Production cuts have revitalised Australian iron ore stocks, delivering bumper profits and attracting new players, including London’s super-rich property magnates, the Reuben Brothers
Production cuts have revitalised Australian iron ore stocks, delivering bumper profits and attracting new players, including London’s super-rich property magnates, the Reuben Brothers. But how long the good times can last is a critical question for investors.
Few analysts are prepared to stand in the way of the surging iron ore price, which this week hit a five-year high of $US95 a tonne, driving share prices up sharply, with most hitting fresh highs.
The surging iron ore price has sparked renewed investor interest in long-dormant iron ore assets
The surging iron ore price has sparked renewed investor interest in long-dormant iron ore assets, with juniors such as Centaurus Metals (ASX: CTM) well placed to benefit given its ownership of an advanced iron ore development project in Brazil capable of moving into production quickly.
This is the key conclusion of veteran Sydney-based resource analyst Gavin Wendt.
After a long period of over-supply, a global diamond shortage may be on the way
After a long period of over-supply, a global diamond shortage may be on the way, says analyst Kieron Hodgson of London-based broker Panmure Gordon (reports Stockhead).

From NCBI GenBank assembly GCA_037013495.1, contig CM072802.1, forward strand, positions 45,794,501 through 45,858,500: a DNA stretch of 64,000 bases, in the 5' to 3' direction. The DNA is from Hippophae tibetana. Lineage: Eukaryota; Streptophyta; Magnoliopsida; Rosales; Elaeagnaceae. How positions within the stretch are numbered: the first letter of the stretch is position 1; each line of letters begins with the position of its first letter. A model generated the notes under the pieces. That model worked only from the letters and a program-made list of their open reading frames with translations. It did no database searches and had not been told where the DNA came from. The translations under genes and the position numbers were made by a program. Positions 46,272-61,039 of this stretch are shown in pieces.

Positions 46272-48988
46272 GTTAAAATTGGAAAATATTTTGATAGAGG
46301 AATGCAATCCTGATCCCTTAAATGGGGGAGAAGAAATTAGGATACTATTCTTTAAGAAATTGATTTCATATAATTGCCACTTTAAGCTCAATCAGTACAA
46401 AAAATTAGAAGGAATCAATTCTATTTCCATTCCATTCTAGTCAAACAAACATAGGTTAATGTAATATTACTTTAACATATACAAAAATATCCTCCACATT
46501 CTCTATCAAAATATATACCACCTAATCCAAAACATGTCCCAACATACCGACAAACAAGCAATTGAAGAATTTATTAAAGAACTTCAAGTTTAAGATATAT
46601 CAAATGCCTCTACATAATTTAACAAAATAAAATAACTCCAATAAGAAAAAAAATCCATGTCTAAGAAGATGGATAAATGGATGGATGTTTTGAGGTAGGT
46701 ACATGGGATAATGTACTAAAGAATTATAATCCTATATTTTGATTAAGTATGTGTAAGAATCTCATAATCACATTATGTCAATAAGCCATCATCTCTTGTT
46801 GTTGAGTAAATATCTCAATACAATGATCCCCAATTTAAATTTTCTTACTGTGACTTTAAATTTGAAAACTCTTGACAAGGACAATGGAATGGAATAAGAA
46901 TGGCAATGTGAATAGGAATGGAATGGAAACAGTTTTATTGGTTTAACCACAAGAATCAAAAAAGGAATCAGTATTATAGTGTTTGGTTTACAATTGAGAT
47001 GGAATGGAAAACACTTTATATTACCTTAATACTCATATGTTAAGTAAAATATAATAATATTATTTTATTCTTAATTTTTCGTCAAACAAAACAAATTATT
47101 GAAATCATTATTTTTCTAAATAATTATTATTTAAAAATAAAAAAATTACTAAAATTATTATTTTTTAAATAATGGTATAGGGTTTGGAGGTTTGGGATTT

This top-rated analyst believes global diamond production will moderate this year before declining through until 2021.
“We see the potential for the market to briefly encounter a shortfall scenario, possibly as high as 25 million carats, equal to 16 per cent of the current global production base,” Hodgson says.
About 85-113 million tonnes of global iron ore production will be lost this year, according to BMO Capital Markets, following updates from major producers Vale, Rio Tinto and BHP (reports MiningNews).
However RBC analyst Tyler Broda noted Vale's ability to draw down on stockpiles and tipped the Brazil-based miner would ship more tonnes into the seaborne market this year than in 2018, also pointing to the iron ore price easing.
Plus, Peak Resources among the juniors poised to jump into rare earths spotlight
The WA gold sector has not exactly been shooting the lights out of late.
Despite the local gold price trading at a near-record $1850 an oz, there have been a couple of small producers go out the back door and some that look they might any time soon.
Why, even one of the big boys, St Barbara, has got in the act, with its share price resetting 30% lower in one hit last week when it revealed lower long-run production figures for its Gwalia mine.
Australia's big miners have rallied hard, but that hasn't stopped Credit Suisse moving overweight (reports The Australian Financial Review).
Australian mining giants might have had a stellar run over the past 12 months, but Credit Suisse’s head of global equities, Andrew Garthwaite, believes they’ve got scope to push higher still on the back of some big global trends.
Credit Suisse moved overweight on the mining sector earlier this week, after seeing signs that the slump in global industrial production in the final quarter of 2018 was starting to bottom out.
Gold played second fiddle to industrial metals this week with copper, nickel and iron ore doing best despite the rolling uncertainty of the China v US trade war. But in the background was an event which could see gold perk up next week.